Comprehensive Overview (state-by-state) of the Legal Impact of wiretapping:

Indiana

Current status

Indiana is an “one party consent state” with regard to interception and recording of personal conversations or communications. Violation of the statute leads to both civil and criminal penalties. The law addressing the illegal video recording of other persons without their consent is focused on voyeurism, although it also criminalizes trespassing on private property.

Impact of law

Indiana allows the recording of a communication by someone who is a party to that communication or has received prior consent from one party to that communication. In other words, anyone can record his or her private conversations without the consent or without notifying the other parties.

With regard to personal surveillance, the law only addresses the case of voyeurism, when someone, intentionally, looks or records in a clandestine, surreptitious, prying, or secretive nature another person in a place where such person can be expected to disrobe. The law does not set any explicit nudity or sexual context to this action, thus it could be argued that the definition of “area where the person can be expected to disrobe” is used to highlight the breach of privacy.

References to Physical TSCM

In the given definition for the term “interception”, the law mentions “any instrument, device, or equipment”, with additional specific reference to computers or fax (facsimile transmission) machines.

References to Cyber TSCM

The law defines electronic communications as any transfer of signs, signals, digital information or intelligence of any nature. Interception is then put into context as the unauthorized acquisition of contents of electronic communications. We can assert that both definitions converge to include common means of cyber surveillance, used for illegal eavesdropping.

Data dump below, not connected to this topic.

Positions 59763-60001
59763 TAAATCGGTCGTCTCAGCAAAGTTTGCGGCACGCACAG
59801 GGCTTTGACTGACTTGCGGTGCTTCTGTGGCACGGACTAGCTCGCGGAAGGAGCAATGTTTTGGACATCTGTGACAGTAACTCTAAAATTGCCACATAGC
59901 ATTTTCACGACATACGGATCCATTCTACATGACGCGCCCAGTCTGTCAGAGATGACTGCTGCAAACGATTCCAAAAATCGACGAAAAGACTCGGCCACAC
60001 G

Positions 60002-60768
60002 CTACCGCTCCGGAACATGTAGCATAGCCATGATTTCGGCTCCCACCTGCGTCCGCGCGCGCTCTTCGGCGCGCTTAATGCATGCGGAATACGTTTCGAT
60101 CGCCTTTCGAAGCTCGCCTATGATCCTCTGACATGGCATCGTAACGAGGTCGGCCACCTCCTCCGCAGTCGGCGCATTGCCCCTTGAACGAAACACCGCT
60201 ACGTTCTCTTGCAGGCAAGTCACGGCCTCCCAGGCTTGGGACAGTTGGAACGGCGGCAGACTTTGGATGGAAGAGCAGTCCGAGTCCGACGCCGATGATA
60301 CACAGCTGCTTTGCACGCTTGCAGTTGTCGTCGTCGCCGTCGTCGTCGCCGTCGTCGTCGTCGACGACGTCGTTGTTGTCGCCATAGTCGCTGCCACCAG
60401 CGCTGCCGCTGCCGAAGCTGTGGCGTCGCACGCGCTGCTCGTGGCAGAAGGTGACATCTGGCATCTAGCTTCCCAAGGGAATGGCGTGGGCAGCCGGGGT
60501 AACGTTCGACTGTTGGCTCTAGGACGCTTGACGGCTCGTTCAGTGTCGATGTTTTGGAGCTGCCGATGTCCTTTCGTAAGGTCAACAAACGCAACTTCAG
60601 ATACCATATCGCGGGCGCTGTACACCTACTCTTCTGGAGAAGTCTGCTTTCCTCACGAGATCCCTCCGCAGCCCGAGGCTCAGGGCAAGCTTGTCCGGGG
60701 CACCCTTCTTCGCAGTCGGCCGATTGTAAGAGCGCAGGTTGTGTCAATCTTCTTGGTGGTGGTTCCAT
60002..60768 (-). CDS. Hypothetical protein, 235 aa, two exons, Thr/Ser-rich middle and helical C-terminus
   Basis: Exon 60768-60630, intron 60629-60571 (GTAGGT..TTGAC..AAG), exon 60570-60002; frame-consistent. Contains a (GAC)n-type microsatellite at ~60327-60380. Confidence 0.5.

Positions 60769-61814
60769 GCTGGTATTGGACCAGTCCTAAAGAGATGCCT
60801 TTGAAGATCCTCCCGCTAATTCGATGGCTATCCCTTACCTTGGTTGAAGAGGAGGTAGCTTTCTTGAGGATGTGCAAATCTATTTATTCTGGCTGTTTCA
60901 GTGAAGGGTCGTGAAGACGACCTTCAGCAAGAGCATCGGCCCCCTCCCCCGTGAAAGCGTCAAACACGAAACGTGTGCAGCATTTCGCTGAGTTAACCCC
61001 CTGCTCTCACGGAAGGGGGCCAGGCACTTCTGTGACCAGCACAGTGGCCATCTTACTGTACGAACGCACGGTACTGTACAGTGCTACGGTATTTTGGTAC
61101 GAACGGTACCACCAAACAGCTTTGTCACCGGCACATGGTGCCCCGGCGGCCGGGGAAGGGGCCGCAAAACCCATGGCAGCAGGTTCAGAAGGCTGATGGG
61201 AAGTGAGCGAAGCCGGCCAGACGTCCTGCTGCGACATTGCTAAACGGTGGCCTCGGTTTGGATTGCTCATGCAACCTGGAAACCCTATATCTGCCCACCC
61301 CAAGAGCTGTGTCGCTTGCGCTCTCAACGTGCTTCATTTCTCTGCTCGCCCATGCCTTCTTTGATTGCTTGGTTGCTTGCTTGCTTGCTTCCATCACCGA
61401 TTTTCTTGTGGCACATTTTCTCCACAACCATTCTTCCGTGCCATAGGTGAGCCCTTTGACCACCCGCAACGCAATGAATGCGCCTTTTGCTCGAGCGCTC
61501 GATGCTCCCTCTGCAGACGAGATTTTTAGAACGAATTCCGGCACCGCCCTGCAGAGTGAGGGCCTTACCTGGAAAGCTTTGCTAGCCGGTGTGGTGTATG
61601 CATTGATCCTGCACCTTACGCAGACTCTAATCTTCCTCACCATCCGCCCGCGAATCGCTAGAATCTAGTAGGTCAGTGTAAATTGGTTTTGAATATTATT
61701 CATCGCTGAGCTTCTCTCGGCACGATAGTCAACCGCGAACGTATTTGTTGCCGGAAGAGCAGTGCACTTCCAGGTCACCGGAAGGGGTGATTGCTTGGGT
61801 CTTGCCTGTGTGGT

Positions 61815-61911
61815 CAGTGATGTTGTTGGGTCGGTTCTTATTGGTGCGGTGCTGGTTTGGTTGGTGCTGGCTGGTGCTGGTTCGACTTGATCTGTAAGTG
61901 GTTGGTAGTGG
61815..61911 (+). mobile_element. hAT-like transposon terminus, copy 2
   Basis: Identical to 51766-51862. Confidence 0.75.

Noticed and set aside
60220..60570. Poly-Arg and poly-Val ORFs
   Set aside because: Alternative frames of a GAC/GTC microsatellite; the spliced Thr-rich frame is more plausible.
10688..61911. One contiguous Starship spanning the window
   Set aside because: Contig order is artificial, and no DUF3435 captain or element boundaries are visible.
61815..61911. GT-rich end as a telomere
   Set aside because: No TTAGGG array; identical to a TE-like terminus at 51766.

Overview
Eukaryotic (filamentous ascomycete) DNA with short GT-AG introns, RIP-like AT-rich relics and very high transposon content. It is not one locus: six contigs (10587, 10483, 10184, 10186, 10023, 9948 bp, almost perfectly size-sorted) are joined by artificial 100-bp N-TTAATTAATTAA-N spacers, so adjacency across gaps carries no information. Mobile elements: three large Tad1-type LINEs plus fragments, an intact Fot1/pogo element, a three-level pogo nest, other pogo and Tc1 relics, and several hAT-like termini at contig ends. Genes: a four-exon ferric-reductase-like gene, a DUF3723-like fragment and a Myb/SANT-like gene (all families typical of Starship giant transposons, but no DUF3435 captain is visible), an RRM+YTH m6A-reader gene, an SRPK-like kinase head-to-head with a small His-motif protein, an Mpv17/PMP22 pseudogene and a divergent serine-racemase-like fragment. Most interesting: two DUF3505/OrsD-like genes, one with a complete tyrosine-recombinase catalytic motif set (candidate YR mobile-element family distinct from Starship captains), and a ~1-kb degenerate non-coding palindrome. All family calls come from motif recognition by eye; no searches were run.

Criminal implications

A person who knowingly or intentionally intercepts a communication in violation of Indiana law commits a Level 5 felony, that is punishable by imprisonment for a fixed term of between one and six years and additionally, a fine of not more than ten thousand dollars ($10,000).

Violations of the voyeurism law are considered class A misdemeanors and level 6 felonies when video-camera devices are used. Class A misdemeanors are punishable by up to 1 years of imprisonment and up to $5,000 fine. The punishment for level 6 felonies is between 6 months and two and one-half years of imprisonment and up to $10,000 fine.

Civil implications

Any person who has been a victim of illegal interception is has a civil cause of action against the perpetrator and is entitled to recover actual damages, liquidated damages at a minimum of $1,000, punitive damages, court costs and attorney’s fees.

Code excerpts[1]

IC 35-31.5-2-176 “Interception”

“Interception”, for purposes of IC 35-33.5, means the intentional recording or acquisition of the contents of an electronic communication by a person other than a sender or receiver of that communication, without the consent of the sender or receiver, by means of any instrument, device, or equipment under this article. This term includes the intentional recording or acquisition of communication through the use of a computer or a fax (facsimile transmission) machine.